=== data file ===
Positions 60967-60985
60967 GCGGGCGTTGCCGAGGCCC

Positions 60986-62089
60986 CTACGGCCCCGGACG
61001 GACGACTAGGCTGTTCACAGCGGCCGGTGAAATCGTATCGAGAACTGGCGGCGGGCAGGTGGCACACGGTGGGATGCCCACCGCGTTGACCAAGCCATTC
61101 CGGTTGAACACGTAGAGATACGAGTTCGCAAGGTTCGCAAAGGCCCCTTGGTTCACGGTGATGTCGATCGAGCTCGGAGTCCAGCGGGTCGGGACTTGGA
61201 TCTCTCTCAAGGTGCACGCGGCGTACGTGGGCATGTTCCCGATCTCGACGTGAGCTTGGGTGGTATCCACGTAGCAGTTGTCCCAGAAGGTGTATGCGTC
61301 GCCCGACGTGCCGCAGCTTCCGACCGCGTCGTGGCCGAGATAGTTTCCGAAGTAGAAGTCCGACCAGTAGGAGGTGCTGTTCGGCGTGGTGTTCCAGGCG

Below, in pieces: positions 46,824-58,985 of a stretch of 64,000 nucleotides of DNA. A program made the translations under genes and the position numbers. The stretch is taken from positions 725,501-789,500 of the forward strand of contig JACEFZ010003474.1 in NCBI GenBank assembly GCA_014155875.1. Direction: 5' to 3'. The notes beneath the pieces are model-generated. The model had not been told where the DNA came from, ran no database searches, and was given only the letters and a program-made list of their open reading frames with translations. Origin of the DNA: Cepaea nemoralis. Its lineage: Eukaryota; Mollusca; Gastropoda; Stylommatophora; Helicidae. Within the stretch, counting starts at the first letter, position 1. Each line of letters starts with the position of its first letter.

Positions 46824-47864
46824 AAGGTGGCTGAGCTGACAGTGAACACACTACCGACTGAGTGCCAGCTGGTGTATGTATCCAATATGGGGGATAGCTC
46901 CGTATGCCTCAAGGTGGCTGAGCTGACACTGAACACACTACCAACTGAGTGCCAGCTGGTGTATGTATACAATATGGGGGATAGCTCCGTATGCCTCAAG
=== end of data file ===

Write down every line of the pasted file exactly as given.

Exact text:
Positions 60967-60985
60967 GCGGGCGTTGCCGAGGCCC

Positions 60986-62089
60986 CTACGGCCCCGGACG
61001 GACGACTAGGCTGTTCACAGCGGCCGGTGAAATCGTATCGAGAACTGGCGGCGGGCAGGTGGCACACGGTGGGATGCCCACCGCGTTGACCAAGCCATTC
61101 CGGTTGAACACGTAGAGATACGAGTTCGCAAGGTTCGCAAAGGCCCCTTGGTTCACGGTGATGTCGATCGAGCTCGGAGTCCAGCGGGTCGGGACTTGGA
61201 TCTCTCTCAAGGTGCACGCGGCGTACGTGGGCATGTTCCCGATCTCGACGTGAGCTTGGGTGGTATCCACGTAGCAGTTGTCCCAGAAGGTGTATGCGTC
61301 GCCCGACGTGCCGCAGCTTCCGACCGCGTCGTGGCCGAGATAGTTTCCGAAGTAGAAGTCCGACCAGTAGGAGGTGCTGTTCGGCGTGGTGTTCCAGGCG

Below, in pieces: positions 46,824-58,985 of a stretch of 64,000 nucleotides of DNA. A program made the translations under genes and the position numbers. The stretch is taken from positions 725,501-789,500 of the forward strand of contig JACEFZ010003474.1 in NCBI GenBank assembly GCA_014155875.1. Direction: 5' to 3'. The notes beneath the pieces are model-generated. The model had not been told where the DNA came from, ran no database searches, and was given only the letters and a program-made list of their open reading frames with translations. Origin of the DNA: Cepaea nemoralis. Its lineage: Eukaryota; Mollusca; Gastropoda; Stylommatophora; Helicidae. Within the stretch, counting starts at the first letter, position 1. Each line of letters starts with the position of its first letter.

Positions 46824-47864
46824 AAGGTGGCTGAGCTGACAGTGAACACACTACCGACTGAGTGCCAGCTGGTGTATGTATCCAATATGGGGGATAGCTC
46901 CGTATGCCTCAAGGTGGCTGAGCTGACACTGAACACACTACCAACTGAGTGCCAGCTGGTGTATGTATACAATATGGGGGATAGCTCCGTATGCCTCAAG